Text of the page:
The Hune Company Brings Intimate Theatre to Montrose
When Matt Hune moved from Chicago back to his hometown of Houston last year, he knew he wanted to start a theater company. What he didn’t know was where this company would stage their plays. Then he had an idea—rather than rent out an auditorium for each performance, why not produce the plays in the triplex Montrose townhouse he and his wife had just purchased? With the help of a few friends, he transformed his second-floor living room into an intimate performance space, with chairs on wooden risers in front of a stage, all surrounded by black curtains.
“A lot of energy gets spent by some companies in scheduling performance space and setting up auditions and rehearsals,” Hune said, adding that that small companies spend upwards of 70 to 80 percent of their budgets on the venue. We were sitting on padded chairs in front of the makeshift stage, which had been transformed into the interior of a messy, claustrophobic Upper West Side apartment for the Hune Company’s current production, a revival of American playwright Kenneth Lonergan’s 1996 Off-Broadway play This Is Our Youth. It’s the second play in the company’s four-play “Living Room” series, which runs through December. Also included in the series are Not Mad, a contemporary adaptation of King Lear that ran this summer; Blackbird, an emotional play about the aftermath of a love affair between older man and a younger woman, starring well-known local actor Greg Dean; and a series of short plays by local playwrights about the experience of coming home for Christmas.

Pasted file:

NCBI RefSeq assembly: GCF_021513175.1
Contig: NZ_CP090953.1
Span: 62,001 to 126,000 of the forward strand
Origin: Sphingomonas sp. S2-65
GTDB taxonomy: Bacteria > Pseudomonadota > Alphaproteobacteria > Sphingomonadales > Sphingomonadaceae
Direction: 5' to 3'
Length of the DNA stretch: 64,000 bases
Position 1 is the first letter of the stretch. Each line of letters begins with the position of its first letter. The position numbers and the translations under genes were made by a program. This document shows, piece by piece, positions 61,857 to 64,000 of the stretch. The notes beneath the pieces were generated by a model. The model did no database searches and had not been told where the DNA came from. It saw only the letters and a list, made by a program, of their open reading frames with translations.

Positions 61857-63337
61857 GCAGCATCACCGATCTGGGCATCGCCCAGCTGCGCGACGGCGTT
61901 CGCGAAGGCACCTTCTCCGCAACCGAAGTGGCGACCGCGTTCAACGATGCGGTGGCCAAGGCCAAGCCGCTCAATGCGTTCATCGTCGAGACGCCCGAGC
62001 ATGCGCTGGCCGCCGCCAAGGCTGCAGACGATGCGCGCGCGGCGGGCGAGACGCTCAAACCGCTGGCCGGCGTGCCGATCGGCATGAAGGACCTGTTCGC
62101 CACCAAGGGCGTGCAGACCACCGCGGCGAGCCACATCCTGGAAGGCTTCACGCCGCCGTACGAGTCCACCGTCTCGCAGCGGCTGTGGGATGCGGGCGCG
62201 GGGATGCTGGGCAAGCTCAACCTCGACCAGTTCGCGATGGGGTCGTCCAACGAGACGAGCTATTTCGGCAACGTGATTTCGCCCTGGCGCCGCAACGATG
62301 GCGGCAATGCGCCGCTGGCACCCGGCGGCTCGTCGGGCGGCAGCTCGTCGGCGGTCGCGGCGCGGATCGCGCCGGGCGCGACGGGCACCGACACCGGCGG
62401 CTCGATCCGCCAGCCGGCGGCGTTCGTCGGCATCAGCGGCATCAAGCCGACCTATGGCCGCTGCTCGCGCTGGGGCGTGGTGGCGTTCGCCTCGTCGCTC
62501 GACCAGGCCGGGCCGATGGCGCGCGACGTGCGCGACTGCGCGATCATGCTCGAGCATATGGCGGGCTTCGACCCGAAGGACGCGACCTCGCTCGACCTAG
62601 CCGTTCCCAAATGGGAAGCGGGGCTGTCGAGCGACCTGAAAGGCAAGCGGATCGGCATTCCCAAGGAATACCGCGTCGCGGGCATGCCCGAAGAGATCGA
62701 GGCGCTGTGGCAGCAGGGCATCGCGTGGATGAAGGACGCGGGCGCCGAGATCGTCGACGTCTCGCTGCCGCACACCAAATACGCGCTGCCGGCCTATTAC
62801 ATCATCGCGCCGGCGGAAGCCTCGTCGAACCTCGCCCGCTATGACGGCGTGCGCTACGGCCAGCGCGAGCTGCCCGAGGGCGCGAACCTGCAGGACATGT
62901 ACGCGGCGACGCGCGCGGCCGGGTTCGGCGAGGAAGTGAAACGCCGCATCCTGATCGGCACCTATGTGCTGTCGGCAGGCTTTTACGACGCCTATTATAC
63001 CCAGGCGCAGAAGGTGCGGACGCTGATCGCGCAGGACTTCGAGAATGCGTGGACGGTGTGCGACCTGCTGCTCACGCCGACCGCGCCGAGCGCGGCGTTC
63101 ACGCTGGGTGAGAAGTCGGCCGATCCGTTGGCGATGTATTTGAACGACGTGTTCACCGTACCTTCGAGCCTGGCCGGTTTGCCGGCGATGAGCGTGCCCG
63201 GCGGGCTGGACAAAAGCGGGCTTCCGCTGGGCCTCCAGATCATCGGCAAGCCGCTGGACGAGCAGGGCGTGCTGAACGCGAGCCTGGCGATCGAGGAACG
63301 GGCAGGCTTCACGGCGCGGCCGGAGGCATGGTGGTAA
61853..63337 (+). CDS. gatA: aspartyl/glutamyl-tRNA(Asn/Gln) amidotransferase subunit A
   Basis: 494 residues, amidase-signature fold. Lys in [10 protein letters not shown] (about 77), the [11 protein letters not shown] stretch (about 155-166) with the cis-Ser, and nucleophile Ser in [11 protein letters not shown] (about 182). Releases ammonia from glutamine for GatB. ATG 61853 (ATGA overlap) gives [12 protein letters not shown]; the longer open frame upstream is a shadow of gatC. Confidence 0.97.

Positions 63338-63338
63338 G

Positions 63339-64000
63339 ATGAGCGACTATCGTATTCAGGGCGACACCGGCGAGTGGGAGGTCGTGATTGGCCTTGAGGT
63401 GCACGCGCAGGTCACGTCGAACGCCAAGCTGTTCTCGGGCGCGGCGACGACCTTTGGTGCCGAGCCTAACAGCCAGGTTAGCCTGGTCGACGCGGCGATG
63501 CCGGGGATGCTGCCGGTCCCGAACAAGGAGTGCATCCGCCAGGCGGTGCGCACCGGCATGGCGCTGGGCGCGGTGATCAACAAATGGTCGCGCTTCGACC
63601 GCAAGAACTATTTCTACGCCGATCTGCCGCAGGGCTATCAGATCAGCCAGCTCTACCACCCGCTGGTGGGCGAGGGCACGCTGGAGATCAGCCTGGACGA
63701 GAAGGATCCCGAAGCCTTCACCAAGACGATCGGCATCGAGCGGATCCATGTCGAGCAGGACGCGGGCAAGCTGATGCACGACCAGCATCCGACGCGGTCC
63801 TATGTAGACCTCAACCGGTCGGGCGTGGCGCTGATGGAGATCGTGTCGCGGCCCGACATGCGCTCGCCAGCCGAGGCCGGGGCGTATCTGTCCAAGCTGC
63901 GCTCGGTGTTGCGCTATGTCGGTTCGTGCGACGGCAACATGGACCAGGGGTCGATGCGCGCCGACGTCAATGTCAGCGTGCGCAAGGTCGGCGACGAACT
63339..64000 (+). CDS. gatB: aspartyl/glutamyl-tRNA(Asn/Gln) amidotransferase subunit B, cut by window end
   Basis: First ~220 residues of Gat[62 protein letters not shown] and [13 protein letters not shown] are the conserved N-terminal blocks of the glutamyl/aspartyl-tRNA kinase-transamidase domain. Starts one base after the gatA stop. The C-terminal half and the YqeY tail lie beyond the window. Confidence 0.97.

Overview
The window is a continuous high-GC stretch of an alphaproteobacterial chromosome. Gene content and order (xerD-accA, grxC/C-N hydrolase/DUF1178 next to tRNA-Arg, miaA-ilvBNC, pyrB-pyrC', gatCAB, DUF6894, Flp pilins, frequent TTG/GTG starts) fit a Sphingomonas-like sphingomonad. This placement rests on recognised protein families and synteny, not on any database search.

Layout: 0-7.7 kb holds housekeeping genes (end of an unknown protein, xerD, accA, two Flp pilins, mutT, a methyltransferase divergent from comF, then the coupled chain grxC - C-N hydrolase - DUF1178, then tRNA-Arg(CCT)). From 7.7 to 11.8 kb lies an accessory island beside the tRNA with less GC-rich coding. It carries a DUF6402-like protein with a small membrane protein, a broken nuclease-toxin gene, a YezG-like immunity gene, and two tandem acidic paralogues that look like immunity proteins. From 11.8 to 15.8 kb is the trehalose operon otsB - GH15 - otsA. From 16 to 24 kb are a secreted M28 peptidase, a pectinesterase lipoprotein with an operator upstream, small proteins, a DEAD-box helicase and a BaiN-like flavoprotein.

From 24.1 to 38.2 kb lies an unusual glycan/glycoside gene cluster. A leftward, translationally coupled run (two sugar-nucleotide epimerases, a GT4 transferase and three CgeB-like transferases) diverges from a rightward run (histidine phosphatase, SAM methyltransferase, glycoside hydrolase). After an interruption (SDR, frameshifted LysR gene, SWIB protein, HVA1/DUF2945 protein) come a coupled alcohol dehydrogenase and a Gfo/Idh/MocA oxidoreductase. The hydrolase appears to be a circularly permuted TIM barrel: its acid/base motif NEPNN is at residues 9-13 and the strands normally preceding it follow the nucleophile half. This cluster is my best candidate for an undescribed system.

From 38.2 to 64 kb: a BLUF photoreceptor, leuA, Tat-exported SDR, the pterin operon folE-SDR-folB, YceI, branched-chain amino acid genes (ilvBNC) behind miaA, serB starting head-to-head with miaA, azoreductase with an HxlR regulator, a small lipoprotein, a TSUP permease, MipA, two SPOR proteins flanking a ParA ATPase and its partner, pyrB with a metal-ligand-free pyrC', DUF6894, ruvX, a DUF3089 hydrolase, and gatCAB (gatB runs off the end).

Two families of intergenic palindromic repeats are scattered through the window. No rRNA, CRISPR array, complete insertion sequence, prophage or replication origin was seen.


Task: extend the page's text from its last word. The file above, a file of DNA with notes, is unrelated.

Each of the plays centers around generational conflict. This Is Our Youth, set in 1982, features three characters in their early 20s trying to figure out what to do with their lives. It’s a subject that resonates with Hune, now 31, who grew up in Houston before attending theater school at DePaul University in Chicago. After graduating, he and about seven of his friends founded a theater company called The Inconvenience. They lived and worked in a giant warehouse in Chicago, where there were individual living spaces but also communal areas where plays could be staged. “Everyone was involved in every aspect of each play,” he remembered. “There’s this amazing energy when everyone has a stake in the work, and that’s exciting for me.”
Hune’s return to Houston began when he won small roles in productions at the Alley Theatre and the Houston Grand Opera (a non-singing part, he notes). He was asked to teach at both institutions, so he and his wife decided that it made sense to move here full-time. (Hune now teaches theater at the High School for the Performing and Visual Arts.) His experience with The Inconvenience inspired him to take an experimental approach to his newly founded company. And although the company is starting in his living room, he hasn’t ruled out staging plays in more traditional venues in the future.
“It started out as an experiment,” he said. “I wanted to do professional shows in a very small setting in Montrose, because this is where I live and where I grew up. It’s small, it’s intimate—I’m inviting people into my home. And wherever I go next, I want that feeling to come with us.”
This Is Our Youth runs through October 3. Buy tickets at hunecompany.com